One Belt, One Road, One Big Mistake
The headlines coming out of this year’s APEC conference in Papua New Guinea focused on the conflict between America and China that kept the forum from issuing a joint communiqué. Less noticed were two short memorandums released on the sidelines of the conference by the island nations of Vanuatu and Tonga. In return for renegotiating existing debt, both agreed to become the newest participants—following other Pacific nations like Papua New Guinea and Fiji—in Chinese President Xi Jinping’s signature foreign-policy venture, the Belt and Road Initiative (BRI).
As Xi’s trillion-dollar development strategy has snaked away from the Eurasian heartland and into the South Pacific, western Africa, and Latin America, concern has grown. Many Americans fear that the belt and road initiative route is an extension of efforts by the Chinese Communist Party (CCP) to undermine the security and economic architecture of the international order. China’s growing largesse, they worry, comes largely at the expense of international institutions and American influence.This angst lies behind another announcement made at last month’s APEC gathering: Australia, Japan, and the United States declared that they had formed their own trilateral investment initiative to help meet infrastructure needs in the Indo-Pacific. For some this is not enough: In its most recent report to the United States Congress, the bipartisan U.S.-China Economic and Security Review Commission recommended that Congress create an additional fund “to provide additional bilateral assistance for countries that are a target of or vulnerable to Chinese economic or diplomatic pressure.”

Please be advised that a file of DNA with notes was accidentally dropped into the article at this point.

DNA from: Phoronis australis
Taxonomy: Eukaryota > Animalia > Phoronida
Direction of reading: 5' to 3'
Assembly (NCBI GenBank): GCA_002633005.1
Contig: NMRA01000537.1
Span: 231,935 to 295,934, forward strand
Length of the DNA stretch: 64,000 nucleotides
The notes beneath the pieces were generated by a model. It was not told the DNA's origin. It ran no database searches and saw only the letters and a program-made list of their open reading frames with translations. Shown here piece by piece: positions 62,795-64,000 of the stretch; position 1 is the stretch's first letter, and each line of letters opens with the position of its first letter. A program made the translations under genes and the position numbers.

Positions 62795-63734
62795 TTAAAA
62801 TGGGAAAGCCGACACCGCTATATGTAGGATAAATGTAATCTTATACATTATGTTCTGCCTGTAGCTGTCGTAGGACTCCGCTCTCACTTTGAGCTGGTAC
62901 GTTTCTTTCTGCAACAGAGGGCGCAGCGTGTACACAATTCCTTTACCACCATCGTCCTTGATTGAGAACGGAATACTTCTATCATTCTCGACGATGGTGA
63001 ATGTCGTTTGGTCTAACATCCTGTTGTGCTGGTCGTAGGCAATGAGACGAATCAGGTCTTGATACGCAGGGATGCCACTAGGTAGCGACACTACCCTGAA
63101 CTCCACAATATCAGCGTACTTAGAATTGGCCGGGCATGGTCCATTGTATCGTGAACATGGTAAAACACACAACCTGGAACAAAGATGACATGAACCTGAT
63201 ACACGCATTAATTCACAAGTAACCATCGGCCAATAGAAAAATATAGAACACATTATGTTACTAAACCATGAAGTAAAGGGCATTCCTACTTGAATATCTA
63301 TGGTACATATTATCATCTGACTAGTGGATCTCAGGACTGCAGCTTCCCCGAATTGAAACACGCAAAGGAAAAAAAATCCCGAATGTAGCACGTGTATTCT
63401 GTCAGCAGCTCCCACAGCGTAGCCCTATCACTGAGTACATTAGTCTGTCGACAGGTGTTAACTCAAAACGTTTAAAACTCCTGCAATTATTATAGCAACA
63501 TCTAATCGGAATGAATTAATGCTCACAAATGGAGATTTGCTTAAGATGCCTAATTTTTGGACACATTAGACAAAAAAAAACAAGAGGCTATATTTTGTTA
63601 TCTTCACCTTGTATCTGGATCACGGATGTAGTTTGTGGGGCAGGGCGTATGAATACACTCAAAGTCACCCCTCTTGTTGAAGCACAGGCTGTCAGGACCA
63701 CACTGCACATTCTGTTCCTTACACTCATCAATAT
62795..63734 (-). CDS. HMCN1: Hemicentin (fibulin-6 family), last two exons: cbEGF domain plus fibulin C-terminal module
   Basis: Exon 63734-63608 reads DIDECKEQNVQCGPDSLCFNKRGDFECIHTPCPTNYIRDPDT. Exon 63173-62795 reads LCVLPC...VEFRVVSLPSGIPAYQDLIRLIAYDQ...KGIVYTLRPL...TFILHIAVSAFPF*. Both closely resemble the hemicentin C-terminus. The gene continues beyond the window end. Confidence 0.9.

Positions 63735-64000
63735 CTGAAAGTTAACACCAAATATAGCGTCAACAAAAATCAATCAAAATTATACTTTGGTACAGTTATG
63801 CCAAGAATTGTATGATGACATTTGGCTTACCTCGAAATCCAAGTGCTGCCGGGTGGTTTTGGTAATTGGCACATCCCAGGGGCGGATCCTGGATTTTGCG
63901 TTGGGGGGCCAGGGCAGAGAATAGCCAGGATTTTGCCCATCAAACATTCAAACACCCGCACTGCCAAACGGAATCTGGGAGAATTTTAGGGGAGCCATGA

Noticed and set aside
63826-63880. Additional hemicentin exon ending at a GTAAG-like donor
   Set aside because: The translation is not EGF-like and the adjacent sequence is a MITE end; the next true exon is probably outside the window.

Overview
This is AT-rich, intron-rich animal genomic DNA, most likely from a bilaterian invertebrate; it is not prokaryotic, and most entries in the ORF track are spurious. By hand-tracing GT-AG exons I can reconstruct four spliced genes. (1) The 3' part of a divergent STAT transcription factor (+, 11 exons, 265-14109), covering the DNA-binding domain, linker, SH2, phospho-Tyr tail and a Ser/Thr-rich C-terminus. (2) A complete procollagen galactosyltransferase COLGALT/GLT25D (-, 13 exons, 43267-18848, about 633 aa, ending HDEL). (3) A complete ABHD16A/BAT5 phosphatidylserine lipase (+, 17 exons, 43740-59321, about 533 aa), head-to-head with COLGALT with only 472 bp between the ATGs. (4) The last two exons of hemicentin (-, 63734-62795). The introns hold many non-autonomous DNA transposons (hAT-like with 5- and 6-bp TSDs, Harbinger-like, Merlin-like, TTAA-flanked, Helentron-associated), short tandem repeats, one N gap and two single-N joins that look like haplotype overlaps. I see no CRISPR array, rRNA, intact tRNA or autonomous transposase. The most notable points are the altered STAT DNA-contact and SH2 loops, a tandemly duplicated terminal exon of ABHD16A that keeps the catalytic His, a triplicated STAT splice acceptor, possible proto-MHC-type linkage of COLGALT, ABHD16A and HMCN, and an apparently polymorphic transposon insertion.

This is the wrong response to the Belt and Road Initiative. Ignore the hype: For the Chinese, this initiative has been a strategic blunder By buying into the flawed idea that barrels of money are all that is needed to solve complex geopolitical problems, China has committed a colossal error. Xi’s dictatorship makes it almost impossible for the country to admit this mistake or abandon his pet project. The United States and its allies gain nothing from making China’s blunders their own.